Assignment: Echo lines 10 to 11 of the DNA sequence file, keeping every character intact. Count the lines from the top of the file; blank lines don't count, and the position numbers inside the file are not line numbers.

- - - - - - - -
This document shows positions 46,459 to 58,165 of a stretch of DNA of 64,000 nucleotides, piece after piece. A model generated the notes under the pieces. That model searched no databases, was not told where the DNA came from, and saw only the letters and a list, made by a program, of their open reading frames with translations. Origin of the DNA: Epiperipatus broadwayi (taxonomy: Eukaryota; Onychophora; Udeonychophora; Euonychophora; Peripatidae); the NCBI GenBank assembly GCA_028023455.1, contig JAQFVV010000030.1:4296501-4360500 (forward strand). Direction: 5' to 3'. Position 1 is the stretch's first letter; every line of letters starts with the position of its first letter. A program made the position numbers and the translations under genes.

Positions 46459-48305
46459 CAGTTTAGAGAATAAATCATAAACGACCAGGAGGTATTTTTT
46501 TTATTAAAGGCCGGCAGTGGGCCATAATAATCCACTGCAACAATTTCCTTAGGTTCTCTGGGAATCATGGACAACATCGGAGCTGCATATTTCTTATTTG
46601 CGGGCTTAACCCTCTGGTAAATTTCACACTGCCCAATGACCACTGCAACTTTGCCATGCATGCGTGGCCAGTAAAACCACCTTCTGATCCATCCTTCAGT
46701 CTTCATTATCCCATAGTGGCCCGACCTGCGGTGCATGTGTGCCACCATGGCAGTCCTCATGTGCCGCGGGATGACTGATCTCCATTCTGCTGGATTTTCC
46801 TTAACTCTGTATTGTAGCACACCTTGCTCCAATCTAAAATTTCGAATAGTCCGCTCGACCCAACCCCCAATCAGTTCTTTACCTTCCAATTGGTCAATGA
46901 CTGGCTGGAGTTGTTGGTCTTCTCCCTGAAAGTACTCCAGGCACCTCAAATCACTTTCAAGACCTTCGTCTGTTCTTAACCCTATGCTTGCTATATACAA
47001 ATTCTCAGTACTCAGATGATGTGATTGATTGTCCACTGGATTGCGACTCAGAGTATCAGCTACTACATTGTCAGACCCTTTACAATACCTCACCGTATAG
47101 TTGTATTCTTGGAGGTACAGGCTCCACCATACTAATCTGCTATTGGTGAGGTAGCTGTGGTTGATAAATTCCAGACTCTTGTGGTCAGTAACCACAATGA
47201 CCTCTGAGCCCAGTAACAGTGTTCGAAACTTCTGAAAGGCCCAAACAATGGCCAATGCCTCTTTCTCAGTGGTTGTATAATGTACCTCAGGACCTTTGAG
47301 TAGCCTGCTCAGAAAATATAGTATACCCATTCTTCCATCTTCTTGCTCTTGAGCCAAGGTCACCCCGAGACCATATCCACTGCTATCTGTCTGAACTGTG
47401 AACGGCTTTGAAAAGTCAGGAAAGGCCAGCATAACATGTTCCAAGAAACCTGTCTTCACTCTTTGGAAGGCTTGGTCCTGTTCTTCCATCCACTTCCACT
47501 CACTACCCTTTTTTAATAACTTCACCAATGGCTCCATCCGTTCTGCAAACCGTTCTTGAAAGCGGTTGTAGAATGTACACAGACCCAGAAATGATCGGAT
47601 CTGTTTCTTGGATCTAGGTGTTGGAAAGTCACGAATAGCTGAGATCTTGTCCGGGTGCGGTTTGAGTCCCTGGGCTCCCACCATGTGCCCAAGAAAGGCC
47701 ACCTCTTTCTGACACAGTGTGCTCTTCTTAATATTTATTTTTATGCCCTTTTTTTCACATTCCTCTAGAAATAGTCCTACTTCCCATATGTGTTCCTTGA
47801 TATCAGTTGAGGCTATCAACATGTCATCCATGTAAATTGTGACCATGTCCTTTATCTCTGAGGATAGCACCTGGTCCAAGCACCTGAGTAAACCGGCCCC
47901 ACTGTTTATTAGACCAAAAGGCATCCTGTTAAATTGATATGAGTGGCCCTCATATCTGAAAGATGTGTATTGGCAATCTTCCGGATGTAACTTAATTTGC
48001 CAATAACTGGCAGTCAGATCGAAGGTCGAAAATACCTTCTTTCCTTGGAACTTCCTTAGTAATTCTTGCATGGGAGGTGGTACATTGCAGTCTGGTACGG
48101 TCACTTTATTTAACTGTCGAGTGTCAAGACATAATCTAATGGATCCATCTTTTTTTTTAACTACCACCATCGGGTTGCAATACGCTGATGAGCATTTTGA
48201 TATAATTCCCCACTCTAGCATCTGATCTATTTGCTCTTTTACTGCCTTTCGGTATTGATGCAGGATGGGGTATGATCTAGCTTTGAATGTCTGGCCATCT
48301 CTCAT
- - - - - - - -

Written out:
47101 TTGTATTCTTGGAGGTACAGGCTCCACCATACTAATCTGCTATTGGTGAGGTAGCTGTGGTTGATAAATTCCAGACTCTTGTGGTCAGTAACCACAATGA
47201 CCTCTGAGCCCAGTAACAGTGTTCGAAACTTCTGAAAGGCCCAAACAATGGCCAATGCCTCTTTCTCAGTGGTTGTATAATGTACCTCAGGACCTTTGAG